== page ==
Take the 2-minute tour ×
Stack Overflow is a question and answer site for professional and enthusiast programmers. It's 100% free, no registration required.

Is there a clean method of mocking a class with generic parameters? Say I have to mock a class Foo<T> which I need to pass into a method that expects a Foo<Bar>. I can do the following easily enough:

Foo mockFoo = mock(Foo.class);
when(mockFoo.getValue).thenReturn(new Bar());

Assuming getValue() returns the generic type T. But that's going to have kittens when I later pass it into a method expecting Foo<Bar>. Is casting the only means of doing this?

share|improve this question
add comment

3 Answers 3

up vote 53 down vote accepted

I think you do need to cast it, but it shouldn't be too bad:

Foo<Bar> mockFoo = (Foo<Bar>) mock(Foo.class);
when(mockFoo.getValue).thenReturn(new Bar());
share|improve this answer
5  
Yes but you still have a warning. Is that possible to avoid the warning? –  odwl Aug 31 '10 at 19:11
    
@SuppressWarnings("unchecked") –  qualidafial Dec 10 '10 at 1:13
11  
It works, but it is not that nice. Is there another option? –  guerda Jan 17 '12 at 11:21
add comment

One other way around this is to use @Mock annotation instead. Doesn't work in all cases, but looks much sexier :)

Here's an example:

@RunWith(MockitoJUnitRunner.class)
public class FooTests {

    @Mock
    public Foo<Bar> fooMock;

    @Test
    public void testFoo() {
        when(fooMock.getValue()).thenReturn(new Bar());
    }
}

The MockitoJUnitRunner initializes the fields annotated with @Mock.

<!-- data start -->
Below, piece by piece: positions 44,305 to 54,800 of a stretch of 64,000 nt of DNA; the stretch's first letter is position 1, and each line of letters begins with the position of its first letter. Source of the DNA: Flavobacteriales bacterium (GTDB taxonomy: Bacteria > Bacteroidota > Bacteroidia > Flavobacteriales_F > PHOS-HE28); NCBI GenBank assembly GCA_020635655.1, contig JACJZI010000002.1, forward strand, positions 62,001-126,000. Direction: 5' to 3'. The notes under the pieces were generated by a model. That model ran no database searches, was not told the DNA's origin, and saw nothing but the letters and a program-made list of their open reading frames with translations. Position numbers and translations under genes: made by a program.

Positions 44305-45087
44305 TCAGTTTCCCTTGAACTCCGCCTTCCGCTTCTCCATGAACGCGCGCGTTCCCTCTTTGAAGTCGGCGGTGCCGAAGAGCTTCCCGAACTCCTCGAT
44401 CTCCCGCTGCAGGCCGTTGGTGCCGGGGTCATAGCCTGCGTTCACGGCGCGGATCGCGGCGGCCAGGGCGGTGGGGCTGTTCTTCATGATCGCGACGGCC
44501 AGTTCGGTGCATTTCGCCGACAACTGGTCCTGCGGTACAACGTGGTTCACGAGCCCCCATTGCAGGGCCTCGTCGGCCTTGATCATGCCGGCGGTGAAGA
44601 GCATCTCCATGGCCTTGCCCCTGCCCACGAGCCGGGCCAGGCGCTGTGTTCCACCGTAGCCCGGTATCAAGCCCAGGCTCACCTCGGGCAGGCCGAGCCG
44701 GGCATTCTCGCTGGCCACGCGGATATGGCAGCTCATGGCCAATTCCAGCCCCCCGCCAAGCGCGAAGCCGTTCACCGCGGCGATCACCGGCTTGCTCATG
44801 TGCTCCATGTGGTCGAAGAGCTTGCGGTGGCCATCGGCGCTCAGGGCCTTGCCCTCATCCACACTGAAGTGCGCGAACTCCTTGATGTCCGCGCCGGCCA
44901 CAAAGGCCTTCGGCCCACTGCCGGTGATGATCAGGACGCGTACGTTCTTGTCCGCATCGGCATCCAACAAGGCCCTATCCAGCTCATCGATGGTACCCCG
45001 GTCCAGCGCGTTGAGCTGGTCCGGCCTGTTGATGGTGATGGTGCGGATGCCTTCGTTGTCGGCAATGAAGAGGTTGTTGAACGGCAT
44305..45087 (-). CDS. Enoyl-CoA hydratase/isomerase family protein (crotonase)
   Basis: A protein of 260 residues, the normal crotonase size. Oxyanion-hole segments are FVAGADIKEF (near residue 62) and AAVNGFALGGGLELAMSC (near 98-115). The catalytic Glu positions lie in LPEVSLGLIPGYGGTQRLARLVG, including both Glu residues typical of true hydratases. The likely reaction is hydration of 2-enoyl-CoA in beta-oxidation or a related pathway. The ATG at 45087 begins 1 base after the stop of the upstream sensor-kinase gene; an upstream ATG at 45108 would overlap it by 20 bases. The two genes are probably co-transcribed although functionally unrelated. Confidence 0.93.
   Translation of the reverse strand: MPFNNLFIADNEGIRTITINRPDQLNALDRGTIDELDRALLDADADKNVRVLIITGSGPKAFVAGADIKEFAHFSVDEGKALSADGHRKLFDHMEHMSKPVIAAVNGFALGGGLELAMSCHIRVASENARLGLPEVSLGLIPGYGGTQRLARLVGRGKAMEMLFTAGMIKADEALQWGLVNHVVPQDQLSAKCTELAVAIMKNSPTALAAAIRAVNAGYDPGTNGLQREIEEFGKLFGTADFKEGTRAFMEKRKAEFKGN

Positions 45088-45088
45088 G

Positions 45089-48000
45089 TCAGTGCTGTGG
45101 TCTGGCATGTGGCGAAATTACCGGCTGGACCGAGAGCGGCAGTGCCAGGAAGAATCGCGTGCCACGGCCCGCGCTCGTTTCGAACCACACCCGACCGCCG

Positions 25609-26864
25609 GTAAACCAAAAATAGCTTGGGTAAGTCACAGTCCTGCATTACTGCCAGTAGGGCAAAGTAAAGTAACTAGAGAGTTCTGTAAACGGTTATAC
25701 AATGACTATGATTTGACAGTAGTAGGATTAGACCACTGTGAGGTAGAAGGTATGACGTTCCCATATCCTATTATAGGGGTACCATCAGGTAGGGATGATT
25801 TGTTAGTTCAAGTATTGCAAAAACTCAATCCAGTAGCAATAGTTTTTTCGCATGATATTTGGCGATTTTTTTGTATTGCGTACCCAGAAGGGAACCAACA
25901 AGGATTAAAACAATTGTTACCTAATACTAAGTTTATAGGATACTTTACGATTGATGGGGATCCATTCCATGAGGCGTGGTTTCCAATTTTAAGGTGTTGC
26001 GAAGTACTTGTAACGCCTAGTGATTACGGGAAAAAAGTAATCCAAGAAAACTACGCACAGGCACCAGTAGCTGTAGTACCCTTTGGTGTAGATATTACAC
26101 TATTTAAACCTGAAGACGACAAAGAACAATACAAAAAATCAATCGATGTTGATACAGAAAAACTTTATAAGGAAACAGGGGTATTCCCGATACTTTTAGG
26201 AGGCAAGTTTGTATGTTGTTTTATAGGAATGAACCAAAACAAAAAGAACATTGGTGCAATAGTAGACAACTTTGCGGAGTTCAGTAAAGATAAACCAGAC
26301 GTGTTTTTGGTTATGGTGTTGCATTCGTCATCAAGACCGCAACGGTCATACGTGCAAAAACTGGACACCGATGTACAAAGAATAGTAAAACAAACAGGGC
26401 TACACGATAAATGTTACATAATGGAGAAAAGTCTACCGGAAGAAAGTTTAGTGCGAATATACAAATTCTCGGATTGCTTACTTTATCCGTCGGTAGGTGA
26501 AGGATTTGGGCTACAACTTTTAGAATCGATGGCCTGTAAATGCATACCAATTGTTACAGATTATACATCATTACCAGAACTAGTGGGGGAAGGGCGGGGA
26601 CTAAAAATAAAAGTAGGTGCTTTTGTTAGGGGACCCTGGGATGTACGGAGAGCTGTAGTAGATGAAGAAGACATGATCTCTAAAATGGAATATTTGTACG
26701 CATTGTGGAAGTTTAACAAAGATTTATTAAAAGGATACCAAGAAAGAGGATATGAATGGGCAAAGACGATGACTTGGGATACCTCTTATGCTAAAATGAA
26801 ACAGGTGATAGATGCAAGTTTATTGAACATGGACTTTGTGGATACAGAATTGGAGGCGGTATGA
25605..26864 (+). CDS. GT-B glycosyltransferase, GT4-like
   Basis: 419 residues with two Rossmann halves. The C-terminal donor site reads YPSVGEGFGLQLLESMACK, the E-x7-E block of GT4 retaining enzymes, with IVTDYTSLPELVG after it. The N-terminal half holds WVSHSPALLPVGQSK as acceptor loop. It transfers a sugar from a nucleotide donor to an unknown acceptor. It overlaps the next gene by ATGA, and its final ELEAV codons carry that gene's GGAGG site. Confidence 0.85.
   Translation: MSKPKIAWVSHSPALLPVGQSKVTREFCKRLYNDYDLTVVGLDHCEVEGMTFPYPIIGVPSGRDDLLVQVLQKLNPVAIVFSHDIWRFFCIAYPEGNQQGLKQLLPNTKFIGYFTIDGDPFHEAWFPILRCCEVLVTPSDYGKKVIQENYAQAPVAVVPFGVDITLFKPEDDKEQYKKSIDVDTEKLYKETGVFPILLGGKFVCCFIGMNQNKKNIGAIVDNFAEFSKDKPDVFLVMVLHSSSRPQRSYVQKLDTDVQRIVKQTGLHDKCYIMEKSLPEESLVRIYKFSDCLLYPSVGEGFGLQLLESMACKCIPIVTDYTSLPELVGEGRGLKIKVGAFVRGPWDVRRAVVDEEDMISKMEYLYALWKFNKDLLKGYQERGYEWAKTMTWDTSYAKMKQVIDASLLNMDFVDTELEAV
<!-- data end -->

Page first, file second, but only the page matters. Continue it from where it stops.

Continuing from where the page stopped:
share|improve this answer
4  
Can you give an example that works for the OPs scenario? –  Jack Allan Jul 2 '13 at 16:01
1  
this is deprecated in 1.9.5. :( Seems much cleaner to me. –  Code Novitiate Mar 27 at 21:36
    
@CodeNovitiate I couldn't find any deprecation annotations on MockitoJUnitRunner and Mock in 1.9.5. So, what is deprecated? (Yes, org.mockito.MockitoAnnotations.Mock is deprecated, but you should use org.mockito.Mock instead) –  neu242 May 22 at 7:31
    
ah right. my bad. My Java fu is low :P –  Code Novitiate May 22 at 21:47
    
Well done, this worked perfectly for me. It's not just "sexier", it avoids a warning without using SuppressWarnings. Warnings exist for a reason, it's better to not be in the habit of suppressing them. Thanks! –  NickC Jun 3 at 17:43
add comment

You could always create an intermediate class/interface that would satisfy the generic type that you are wanting to specify. For example, if Foo was an interface, you could create the following interface in your test class.

private interface FooBar implements Foo<Bar>
{
}

In situations where Foo is a non-final class, you could just extend the class with the following code and do the same thing:

public class FooBar extends Foo<Bar>
{
}

Then you could consume either of the above examples with the following code:

Foo<Bar> mockFoo = mock(FooBar.class);
when(mockFoo.getValue()).thenReturn(new Bar());
share|improve this answer
    
Provided Foo is an interface or non-final class, this appears to be a reasonably elegant solution. Thanks. –  Tim Clemons Apr 29 at 15:39
    
I updated the answer to include examples for non-final classes as well. Ideally you would be coding against an interface, but that's not always going to be the case. Good catch! –  dsingleton Apr 30 at 15:15
add comment

Your Answer

 
discard

By posting your answer, you agree to the privacy policy and terms of service.

Not the answer you're looking for? Browse other questions tagged or ask your own question.